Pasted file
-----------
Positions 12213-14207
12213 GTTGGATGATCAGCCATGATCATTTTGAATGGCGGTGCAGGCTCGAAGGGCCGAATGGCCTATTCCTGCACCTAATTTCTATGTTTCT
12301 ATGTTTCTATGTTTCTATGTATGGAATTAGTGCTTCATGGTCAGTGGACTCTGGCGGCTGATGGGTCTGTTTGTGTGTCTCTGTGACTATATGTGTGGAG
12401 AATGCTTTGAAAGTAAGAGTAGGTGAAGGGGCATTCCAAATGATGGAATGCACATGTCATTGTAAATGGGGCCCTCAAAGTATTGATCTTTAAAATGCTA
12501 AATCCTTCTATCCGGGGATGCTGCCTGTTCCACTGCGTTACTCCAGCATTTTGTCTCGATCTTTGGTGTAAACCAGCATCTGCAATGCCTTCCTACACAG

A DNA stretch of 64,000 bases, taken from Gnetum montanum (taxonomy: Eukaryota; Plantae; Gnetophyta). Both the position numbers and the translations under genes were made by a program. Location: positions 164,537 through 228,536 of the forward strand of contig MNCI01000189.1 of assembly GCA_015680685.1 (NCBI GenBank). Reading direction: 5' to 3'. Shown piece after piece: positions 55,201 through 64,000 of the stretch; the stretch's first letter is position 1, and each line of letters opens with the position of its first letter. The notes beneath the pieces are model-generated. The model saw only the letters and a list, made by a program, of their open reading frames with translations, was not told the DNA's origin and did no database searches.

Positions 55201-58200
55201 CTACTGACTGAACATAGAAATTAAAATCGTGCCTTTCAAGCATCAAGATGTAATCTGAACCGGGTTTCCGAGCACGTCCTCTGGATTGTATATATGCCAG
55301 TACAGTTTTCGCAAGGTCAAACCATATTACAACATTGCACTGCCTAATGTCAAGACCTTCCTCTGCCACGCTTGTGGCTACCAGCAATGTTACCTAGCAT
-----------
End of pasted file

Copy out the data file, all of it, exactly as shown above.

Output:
Positions 12213-14207
12213 GTTGGATGATCAGCCATGATCATTTTGAATGGCGGTGCAGGCTCGAAGGGCCGAATGGCCTATTCCTGCACCTAATTTCTATGTTTCT
12301 ATGTTTCTATGTTTCTATGTATGGAATTAGTGCTTCATGGTCAGTGGACTCTGGCGGCTGATGGGTCTGTTTGTGTGTCTCTGTGACTATATGTGTGGAG
12401 AATGCTTTGAAAGTAAGAGTAGGTGAAGGGGCATTCCAAATGATGGAATGCACATGTCATTGTAAATGGGGCCCTCAAAGTATTGATCTTTAAAATGCTA
12501 AATCCTTCTATCCGGGGATGCTGCCTGTTCCACTGCGTTACTCCAGCATTTTGTCTCGATCTTTGGTGTAAACCAGCATCTGCAATGCCTTCCTACACAG

A DNA stretch of 64,000 bases, taken from Gnetum montanum (taxonomy: Eukaryota; Plantae; Gnetophyta). Both the position numbers and the translations under genes were made by a program. Location: positions 164,537 through 228,536 of the forward strand of contig MNCI01000189.1 of assembly GCA_015680685.1 (NCBI GenBank). Reading direction: 5' to 3'. Shown piece after piece: positions 55,201 through 64,000 of the stretch; the stretch's first letter is position 1, and each line of letters opens with the position of its first letter. The notes beneath the pieces are model-generated. The model saw only the letters and a list, made by a program, of their open reading frames with translations, was not told the DNA's origin and did no database searches.

Positions 55201-58200
55201 CTACTGACTGAACATAGAAATTAAAATCGTGCCTTTCAAGCATCAAGATGTAATCTGAACCGGGTTTCCGAGCACGTCCTCTGGATTGTATATATGCCAG
55301 TACAGTTTTCGCAAGGTCAAACCATATTACAACATTGCACTGCCTAATGTCAAGACCTTCCTCTGCCACGCTTGTGGCTACCAGCAATGTTACCTAGCAT